You’ll find a welcome side of Vivia’s salad with every entree, including the jerk chicken—an enormous helping of moist meat—two whole thighs and a drumstick—marinated overnight in jerk spice, grilled, and served with a slightly sweet jerk barbeque sauce. You’ll also find curried goat on the menu—tender pieces of bone-in meat mingling with those bright curry spices, the gameyness of the meat balanced by the heat of the curry and the sweet plantains—and bone-in red snapper.
What’s the secret to those juicy, spiced meats?
“It isn’t just one or two ingredients, it is many, they are always layered,” says Vivia, “and everything is marinated.” She insists that you won’t get the same results unless you think ahead and marinate your meats overnight.
“We’d be in our kitchen in Brooklyn as kids,” she remembers, “and there was a banquette in there and a little tv, and we’d be hanging out while mom would be cleaning meat, seasoning it, and putting it in the fridge for a future meal, always. Later on, my husband was always like—several days ahead of time—‘What are we having for dinner?’ so he could start seasoning the meat.” That extra time spent chilling in spices makes all the difference to the final dish.
As your fork settles into a rhythm around your plate, you’ll discover the perfect bite, that mouthful that incorporates elements of every dish on your plate in a confluence of flavors and textures greater than the sum of its parts. A small scoop of rice and peas, a few tendrils of vegg, a sliver of sweet plantain, and a luscious morsel of meat come together singingly on the tongue, each element both enhancing and balancing its counterparts.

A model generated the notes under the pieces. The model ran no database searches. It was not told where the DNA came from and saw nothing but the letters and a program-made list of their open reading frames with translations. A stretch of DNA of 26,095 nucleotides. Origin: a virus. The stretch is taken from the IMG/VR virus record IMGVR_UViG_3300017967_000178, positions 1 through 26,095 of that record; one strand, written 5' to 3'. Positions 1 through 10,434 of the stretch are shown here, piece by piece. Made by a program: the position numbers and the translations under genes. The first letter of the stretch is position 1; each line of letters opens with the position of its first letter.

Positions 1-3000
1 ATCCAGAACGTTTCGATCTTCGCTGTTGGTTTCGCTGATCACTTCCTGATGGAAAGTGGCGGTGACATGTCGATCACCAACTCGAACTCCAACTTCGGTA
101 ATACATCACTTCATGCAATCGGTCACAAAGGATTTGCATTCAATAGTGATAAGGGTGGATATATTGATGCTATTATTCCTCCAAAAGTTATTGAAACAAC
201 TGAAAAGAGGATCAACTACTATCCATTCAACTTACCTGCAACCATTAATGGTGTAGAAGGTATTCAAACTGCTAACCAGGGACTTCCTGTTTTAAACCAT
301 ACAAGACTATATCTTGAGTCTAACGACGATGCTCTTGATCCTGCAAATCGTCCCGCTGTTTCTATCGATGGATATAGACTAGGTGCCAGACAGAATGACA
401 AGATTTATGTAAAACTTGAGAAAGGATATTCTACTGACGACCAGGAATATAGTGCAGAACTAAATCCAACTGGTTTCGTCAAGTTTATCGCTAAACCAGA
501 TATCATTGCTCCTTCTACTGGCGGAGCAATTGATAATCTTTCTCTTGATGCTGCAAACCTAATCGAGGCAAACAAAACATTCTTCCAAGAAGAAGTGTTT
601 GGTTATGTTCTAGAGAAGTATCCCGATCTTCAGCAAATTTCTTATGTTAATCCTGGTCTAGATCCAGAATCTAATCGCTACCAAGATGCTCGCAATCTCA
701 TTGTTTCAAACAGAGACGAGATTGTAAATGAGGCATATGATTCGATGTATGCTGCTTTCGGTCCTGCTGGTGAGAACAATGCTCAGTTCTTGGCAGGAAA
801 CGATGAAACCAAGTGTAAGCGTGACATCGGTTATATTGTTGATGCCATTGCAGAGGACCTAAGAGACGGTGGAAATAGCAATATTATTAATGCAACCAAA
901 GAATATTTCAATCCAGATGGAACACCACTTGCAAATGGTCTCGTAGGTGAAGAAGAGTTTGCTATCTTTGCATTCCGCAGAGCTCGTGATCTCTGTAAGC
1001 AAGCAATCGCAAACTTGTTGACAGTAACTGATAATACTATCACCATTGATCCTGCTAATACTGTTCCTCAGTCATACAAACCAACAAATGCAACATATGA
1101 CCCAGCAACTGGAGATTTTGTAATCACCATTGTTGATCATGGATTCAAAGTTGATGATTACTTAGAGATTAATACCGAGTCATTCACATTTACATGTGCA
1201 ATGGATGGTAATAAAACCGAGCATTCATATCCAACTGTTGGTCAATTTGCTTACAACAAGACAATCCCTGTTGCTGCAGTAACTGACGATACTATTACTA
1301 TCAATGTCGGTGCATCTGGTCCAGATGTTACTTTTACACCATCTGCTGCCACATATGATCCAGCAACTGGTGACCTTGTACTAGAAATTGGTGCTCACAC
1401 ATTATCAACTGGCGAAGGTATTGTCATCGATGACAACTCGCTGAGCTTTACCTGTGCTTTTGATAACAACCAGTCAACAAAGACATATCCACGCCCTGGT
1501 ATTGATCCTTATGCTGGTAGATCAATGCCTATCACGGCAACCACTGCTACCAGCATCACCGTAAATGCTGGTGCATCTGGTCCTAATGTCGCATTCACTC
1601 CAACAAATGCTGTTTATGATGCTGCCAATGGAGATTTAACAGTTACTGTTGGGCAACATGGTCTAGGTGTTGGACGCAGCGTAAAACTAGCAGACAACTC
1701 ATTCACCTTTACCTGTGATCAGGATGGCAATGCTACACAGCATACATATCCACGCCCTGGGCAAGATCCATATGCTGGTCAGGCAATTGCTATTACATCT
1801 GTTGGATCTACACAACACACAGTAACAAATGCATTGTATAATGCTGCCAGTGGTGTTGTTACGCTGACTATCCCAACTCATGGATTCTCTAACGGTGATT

While Scotch bonnets are prevalent in most dishes, you’ll find that they are used as much for flavor as for heat, and the Jamaican beef patties are an excellent example of the bright, capsicum complexity a Scotch bonnet can impart without setting your tongue aflame. You don’t want to skimp on those patties, which are not only addictive but laced with Jamaican history.
Jamaican Beef Patties & Culinary Cornerstones
Beef patties have long been a linchpin of Jamaican cooking. When English colonists enslaved the people of Jamaica to grow and process sugarcane in the 17th century, they brought their recipes with them. Cornish pasties—British meat-filled hand pies—were recreated by enslaved Jamaican cooks and then reimagined with local spices and ingredients. What was once a bland, starchy staple for the English became a curry-spiced emblem of Jamaican resistance, and patty shops continue to serve as a cultural touchstone for the Jamaican diaspora.